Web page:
The Treasury’s recent financial inquiry found that new small to medium-sized enterprises (SMEs) have more difficulty accessing bank loans as banks’ business models and expertise are more suited to providing debt finance to established firms, with venture capital more suited to start-up firms in emerging industries.9 Often the business concepts and technologies of innovative start-ups that are not yet generating revenue and that have predominantly intangible assets are judged by financial institutions as unviable investments.10 Firm external funding as a share of GDP shows a current downward trend. 11 The vast majority of young SMEs do not seek external finance instead drawing on personal savings, personal credit cards, family and friends, and personally secured bank loans.12 This paper describes new data on debt and equity financing of young small to medium-sized enterprises (SMEs) in Australia. A particular focus is placed on young innovation-active SMEs and the state of venture capital, using the Business Characteristics Survey (BCS) and Venture Capital and Later Stage Private Equity (VC & LSPE) survey from the ABS (See Appendix A).
8 Productivity Commission (2015) 9 The Treasury (2014)
Innovative entrepreneurial firms are not synonymous either with small and medium enterprises (SMEs) or with early stage firms alone. The OECD
locates innovative entrepreneurial firms at the intersection of three areas:
(1) innovative firms; (2) young and high-growth firms and (3) SMEs.
Source: OECD and World Bank Group (2013) Innovation Policy Platform https://www.innovationpolicyplatform.org/content/innovative-entrepreneurship
The term ‘start-up’ has many definitions due to the variety of usages in government, industry and academia. In this paper we identify ‘start-ups’ as newly created firms (New firms; less than one year of age) that move from the idea stage to seeking finance in order to lay down the basic structure of the firm and start operations.
A ‘young firm’ is a broader definition encompassing new firms and is defined as firms less than 6 years (0–5 years) of age. In some cases in this paper, due to ABS confidentiality restrictions, we have had to use a definition of young firms as less than 5 years of age. See Table 1.1.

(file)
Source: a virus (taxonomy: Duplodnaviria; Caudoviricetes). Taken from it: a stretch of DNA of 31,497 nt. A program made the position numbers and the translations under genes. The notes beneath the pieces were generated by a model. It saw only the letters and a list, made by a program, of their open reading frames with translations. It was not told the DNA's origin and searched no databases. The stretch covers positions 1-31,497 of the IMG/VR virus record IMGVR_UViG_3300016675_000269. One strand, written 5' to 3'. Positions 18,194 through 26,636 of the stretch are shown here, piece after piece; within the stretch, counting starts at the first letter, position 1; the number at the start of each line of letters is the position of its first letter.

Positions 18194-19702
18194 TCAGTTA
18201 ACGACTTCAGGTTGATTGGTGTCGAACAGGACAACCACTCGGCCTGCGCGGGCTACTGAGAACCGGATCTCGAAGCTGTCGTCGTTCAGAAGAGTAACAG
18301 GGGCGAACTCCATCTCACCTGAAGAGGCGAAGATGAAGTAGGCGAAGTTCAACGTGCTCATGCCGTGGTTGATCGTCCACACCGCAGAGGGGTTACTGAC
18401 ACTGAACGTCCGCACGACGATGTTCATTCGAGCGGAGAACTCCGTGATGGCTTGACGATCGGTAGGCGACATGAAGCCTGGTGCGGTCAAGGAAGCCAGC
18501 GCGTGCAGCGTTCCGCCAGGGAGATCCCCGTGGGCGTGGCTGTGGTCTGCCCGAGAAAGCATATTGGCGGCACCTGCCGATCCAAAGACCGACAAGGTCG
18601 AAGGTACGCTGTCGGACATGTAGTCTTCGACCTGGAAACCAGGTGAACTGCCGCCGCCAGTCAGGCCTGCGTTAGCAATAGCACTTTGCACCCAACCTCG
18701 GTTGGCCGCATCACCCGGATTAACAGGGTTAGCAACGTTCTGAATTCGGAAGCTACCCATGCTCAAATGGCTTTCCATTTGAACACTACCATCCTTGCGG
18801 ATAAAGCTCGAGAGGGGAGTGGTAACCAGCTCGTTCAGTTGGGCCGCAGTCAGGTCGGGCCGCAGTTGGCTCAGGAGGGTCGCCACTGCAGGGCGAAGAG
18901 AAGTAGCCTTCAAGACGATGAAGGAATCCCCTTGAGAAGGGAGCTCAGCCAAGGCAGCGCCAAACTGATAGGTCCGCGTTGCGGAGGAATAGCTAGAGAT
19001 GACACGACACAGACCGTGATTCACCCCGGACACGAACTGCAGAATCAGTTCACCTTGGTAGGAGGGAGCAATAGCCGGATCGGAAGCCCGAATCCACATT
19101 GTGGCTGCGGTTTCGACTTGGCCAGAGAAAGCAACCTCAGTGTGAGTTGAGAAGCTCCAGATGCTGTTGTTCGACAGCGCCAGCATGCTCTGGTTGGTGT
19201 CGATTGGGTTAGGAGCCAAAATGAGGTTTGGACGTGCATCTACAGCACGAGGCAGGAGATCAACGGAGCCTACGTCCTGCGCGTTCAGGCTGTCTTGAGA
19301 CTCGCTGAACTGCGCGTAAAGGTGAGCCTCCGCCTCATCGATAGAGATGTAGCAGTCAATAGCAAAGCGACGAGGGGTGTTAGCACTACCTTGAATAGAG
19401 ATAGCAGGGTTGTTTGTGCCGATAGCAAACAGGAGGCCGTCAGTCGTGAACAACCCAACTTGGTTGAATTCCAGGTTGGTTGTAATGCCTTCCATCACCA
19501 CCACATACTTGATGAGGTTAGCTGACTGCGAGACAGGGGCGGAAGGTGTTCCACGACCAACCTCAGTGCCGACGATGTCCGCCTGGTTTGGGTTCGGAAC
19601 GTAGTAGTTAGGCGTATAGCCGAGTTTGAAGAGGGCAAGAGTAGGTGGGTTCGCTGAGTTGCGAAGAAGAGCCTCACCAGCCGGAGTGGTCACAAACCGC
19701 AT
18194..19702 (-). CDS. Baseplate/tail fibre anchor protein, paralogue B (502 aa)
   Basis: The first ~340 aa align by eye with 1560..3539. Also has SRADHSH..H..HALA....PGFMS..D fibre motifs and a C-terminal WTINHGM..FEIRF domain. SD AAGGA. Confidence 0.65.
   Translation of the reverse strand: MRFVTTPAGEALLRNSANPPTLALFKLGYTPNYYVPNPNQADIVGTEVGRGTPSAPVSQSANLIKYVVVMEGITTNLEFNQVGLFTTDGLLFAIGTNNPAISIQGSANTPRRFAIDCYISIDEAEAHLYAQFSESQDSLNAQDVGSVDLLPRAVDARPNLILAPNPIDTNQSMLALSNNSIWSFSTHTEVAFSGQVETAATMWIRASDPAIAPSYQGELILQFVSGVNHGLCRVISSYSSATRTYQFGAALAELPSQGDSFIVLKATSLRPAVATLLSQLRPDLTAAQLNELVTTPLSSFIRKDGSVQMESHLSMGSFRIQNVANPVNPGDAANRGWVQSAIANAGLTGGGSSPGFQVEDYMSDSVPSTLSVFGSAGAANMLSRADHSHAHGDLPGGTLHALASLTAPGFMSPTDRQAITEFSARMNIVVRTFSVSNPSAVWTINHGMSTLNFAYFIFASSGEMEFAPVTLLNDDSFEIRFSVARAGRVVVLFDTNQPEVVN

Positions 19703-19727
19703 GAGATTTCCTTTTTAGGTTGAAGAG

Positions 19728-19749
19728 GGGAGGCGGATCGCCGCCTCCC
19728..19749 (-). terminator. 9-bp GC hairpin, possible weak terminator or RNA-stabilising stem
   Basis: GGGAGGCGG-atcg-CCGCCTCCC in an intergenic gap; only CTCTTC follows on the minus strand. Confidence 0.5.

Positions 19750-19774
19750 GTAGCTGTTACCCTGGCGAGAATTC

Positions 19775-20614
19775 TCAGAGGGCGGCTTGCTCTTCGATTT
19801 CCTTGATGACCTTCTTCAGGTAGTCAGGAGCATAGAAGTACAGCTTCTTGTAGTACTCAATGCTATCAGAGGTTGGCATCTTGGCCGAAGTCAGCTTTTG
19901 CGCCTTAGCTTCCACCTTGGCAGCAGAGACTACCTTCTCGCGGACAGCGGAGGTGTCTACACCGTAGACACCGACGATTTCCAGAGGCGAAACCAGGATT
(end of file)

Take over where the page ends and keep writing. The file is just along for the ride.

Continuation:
We use the term ‘innovative-active firm’ as used by the Australian Bureau of Statistics (ABS) to refer to firms that undertake to develop or introduce new or significantly improved goods, services, processes or methods in a 12 month reference period irrespective of whether the innovation is introduced, still in development or abandoned. All classes of innovation novelty are included in our definition unless noted otherwise. This definition is different from that adopted in the Productivity Commission’s Business set-up, transfers and closure report, where innovative firms are those delivering products, services marketing or organisational processes that are new to Australia or new to the world.
A New to Market innovator is one that has introduced an innovation that is either new to the world, new to Australia or new to the industry. A New to Firm innovator is one that has introduced an innovation that new to that firm only.
Table 1.1: Defining firms by age and size
Notes: The young firm age definition may vary from the above to support data confidentialisation by the ABS. See Methodology.
Source: ABS (2001) Small Business in Australian, cat. no. 1321.0
Debt financing Debt financing refers to funds borrowed by a firm for working capital or capital expenditures by selling bonds, bills, or notes to individual and/or institutional investors. The individuals or institutions lending the money thus become creditors of the firm and often receive a security that the principal and interest on the debt will be repaid. Security involves a form of collateral as an assurance the loan will be repaid, to be forfeited to satisfy payment of the debt if the debtor defaults on the loan.
Equity financing Equity financing refers to the sale of an ownership interest (e.g. shares in an enterprise) to raise funds for business purposes. Equity financing spans a wide range of activities in scale and scope, from a few thousand dollars raised by an entrepreneur from friends and family, to initial public offerings (IPOs) running into the billions by companies like Google and Facebook.